The only people I can think of that may make them out of stainless is:
B. J. Engineering
Unit 2, Worcester Enterprise Centre
Shrub Hill Trading Estate
Shrub Hill Road
Worcester, WR4 9FG
Phone or Fax 01905 29517
Mobile 077 104 01827
They make everything for beekeeping, mouseguards, castelated spacers, queen excluders, roof covers etc...
Why are you looking for stainless wire construction, what benefit is claimed for them? Not sure that I agree with you on this? I had a wire one that came with some second hand gear and the wires could move (warped wood) and possibly then not 'exclude', I suppose the supporting frame work is the key thing here. The slotted metal ones (I am told) can cause damage to wings (thats what I am using at the mo) so I was working on the basis that a plastic excluder is better because they dont warp and are smooth reducing wing damage - even though they may have a shorter life
The zinc slotted have a burr on 1 side which can't be very good for the bees. I looked at a plastic 1 from Thornes the other day and that seemed to suffer the same problem. Wire excluders come in different qualities the best being the Herzog. If you google 'Dave Cushman' you will see some drawings of the different types. I would prefer them to be stainless steel so they won't corrode.
I've got some wire unframed Hertzog excluders made in the early 1980's they are still usable. I think stainless steel would be a rather expensive solution to the corrosion problem. It would probably be better to replace the excluders when you have a problem with them.
I have one wire QE which I only use when I've run out of the slotted ones. We had a queen that always managed to get through the wire one - christened her Twiggy! Tried a plastic QE once. The bees built brace comb and gradually managed to warp it (in combination with hot summer?) until it resembled a mountain range! So, I now stick to the slotted ones, which are also quicker and easier to clean.
The Herzog excluders were the best available. Unfortunately the company has ceased to operate.
If you want wire excluders it is best to get them from a company in the USA. Dadant or Mannlake have good quality items.
I use Thornes and at only £7.04 + vat it's a steel pardon the pun!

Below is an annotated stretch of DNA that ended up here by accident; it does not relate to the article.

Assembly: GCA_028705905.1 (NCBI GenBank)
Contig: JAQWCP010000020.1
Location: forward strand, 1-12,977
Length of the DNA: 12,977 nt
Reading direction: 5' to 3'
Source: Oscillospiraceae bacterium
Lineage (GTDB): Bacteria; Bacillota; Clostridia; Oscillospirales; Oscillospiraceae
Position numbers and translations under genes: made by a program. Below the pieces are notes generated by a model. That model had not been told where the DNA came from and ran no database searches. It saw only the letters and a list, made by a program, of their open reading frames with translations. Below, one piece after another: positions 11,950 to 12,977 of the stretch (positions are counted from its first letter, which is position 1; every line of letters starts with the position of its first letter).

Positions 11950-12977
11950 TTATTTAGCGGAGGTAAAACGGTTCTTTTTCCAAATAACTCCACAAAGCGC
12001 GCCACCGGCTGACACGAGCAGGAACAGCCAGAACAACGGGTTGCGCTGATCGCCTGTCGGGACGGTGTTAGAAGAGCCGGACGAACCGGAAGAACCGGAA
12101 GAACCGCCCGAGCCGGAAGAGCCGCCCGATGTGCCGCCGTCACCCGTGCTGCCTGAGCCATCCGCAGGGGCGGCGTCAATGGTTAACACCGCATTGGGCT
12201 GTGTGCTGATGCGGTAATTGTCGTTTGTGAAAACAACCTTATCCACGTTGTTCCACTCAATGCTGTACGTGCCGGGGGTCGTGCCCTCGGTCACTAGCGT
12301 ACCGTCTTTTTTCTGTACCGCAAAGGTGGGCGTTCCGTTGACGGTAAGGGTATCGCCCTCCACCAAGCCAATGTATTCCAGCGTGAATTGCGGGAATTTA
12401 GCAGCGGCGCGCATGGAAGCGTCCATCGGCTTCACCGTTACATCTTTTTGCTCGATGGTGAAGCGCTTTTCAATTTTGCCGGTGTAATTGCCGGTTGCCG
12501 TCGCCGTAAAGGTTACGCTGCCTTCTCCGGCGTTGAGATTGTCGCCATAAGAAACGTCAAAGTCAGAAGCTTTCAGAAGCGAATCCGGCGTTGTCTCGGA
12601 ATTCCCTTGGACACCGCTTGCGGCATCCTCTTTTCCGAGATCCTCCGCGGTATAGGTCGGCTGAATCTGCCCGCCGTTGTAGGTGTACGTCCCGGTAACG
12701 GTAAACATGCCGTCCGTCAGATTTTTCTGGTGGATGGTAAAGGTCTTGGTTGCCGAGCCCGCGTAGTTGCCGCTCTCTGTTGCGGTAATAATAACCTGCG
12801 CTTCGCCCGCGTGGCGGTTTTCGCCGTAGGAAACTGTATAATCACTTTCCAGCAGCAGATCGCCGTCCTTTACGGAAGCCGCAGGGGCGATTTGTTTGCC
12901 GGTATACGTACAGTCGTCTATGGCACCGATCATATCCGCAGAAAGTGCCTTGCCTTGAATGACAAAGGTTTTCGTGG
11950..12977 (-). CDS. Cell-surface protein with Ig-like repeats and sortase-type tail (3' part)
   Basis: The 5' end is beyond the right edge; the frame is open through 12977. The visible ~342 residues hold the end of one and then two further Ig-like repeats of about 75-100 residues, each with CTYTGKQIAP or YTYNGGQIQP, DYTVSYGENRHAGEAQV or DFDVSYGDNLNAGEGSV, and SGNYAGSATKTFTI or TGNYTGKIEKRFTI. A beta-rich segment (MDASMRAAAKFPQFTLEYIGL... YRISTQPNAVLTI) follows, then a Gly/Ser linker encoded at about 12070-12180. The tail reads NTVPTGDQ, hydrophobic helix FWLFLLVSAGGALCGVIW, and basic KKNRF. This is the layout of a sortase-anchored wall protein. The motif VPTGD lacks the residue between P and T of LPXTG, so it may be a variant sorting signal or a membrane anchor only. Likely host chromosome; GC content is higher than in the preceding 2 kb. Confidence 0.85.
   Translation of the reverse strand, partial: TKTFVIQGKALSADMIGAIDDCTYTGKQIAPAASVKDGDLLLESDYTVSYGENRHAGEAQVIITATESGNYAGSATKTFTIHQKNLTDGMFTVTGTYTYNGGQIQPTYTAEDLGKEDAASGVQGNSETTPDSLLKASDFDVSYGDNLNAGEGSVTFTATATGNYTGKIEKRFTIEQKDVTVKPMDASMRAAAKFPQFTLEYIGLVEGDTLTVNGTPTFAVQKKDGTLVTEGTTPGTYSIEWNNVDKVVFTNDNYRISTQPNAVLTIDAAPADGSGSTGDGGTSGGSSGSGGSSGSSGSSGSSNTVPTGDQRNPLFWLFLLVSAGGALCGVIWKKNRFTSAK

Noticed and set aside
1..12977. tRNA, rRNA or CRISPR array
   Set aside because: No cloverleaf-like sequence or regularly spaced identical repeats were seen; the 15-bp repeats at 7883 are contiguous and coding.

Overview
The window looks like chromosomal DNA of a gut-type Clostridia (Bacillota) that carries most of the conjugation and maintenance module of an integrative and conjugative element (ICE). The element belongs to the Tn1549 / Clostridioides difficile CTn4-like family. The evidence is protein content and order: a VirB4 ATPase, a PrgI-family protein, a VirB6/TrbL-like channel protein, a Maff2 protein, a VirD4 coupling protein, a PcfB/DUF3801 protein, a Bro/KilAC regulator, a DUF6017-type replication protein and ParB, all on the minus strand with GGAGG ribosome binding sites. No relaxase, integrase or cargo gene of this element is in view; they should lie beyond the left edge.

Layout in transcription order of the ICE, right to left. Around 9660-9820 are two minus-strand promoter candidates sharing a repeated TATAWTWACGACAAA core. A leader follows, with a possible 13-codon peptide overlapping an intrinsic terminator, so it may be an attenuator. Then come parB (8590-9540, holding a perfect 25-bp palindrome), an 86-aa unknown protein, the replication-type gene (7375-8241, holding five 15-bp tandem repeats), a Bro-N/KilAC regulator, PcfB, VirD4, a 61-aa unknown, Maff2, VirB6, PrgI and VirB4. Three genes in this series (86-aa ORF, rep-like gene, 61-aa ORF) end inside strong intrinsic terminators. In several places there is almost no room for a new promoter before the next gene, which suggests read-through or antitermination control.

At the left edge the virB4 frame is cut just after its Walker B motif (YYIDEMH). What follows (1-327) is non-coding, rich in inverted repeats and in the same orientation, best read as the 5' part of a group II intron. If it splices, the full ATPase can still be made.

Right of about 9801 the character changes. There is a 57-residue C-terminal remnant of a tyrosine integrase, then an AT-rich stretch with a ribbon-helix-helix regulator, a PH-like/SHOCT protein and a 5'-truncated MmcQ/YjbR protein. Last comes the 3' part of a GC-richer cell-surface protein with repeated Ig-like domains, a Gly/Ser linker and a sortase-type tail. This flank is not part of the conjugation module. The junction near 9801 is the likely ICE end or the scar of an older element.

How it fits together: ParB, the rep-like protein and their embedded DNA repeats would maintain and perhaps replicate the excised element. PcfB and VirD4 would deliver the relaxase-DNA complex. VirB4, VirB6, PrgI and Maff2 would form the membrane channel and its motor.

Wire Queen Excluder
Queen excluders are vital pieces of beekeeping equipment and do exactly as their name implies. They exclude the queen from parts of the hive as and when the beekeeper requires. This is because the queen is slightly larger than a normal worker bee and cannot pass through the slots. They are used almost exclusively to keep the queen in the brood body. By doing this, the beekeeper restricts the queen to egg laying in this one box, leaving the supers full of only honey. It is normally only used during the active beekeeping season and should be removed during the autumn and winter months.
Available for all sizes of hive- National or Commercial 18 1/8" x 18 1/8" (when fitting a national excluder, as it is square, place the excluder with the wires running across the frames): WBC 17 ¾" x 16 ¼": Smith 16 3/8" x 18 ¼": Langstroth 20" x 16 ¼": Dadant 20" x 18 ½"
The wire type is probably the best type of excluder available and is made from coated steel rods (2mm diameter) accurately spaced at 4.3mm. They all have a wooden (pine) support frame, which provides a bee space on one side, and flush on the other. In a National, WBC or Commercial hive, the excluder is fitted with the bee-space on the underside ensuring the bees have free access over the top of the frames through the single bee-space created. On a Smith, Langstroth or MD hive the bee-space is uppermost and the flush side is placed onto the brood body thus maintaining the single bee-space. If the excluder was turned over the brood box would have a double bee-space and the bees would soon fill this with brace-comb. (This is comb the bees build between gaps of more than a bee-space. Gaps a lot less than a bee-space are filled with propolis). The wooden corners of all wire excluders are half-lapped, glued and stapled. The wire grids are held in place by black japanned gimp-pins that are clinched over to ensure a firm hold. By using this type of excluder you will minimise wear and tear to bees wings and bodies. They are generally stronger than the slotted type of excluder and should provide years of service.
National grids are available separately 17" x 17" for those who wish to make their own frame.
National grids are also available in approx. 18" X 18" for those who just want a plain, un-framed full size wire excluder.
I use wire queen excluders, one from National Bee Supplies, the other from Thornes. (the slotted ones ain't much use with top bee space) the bees in one of my hives are building a little bit of brace comb on the Q/E, but none at all on the other hive.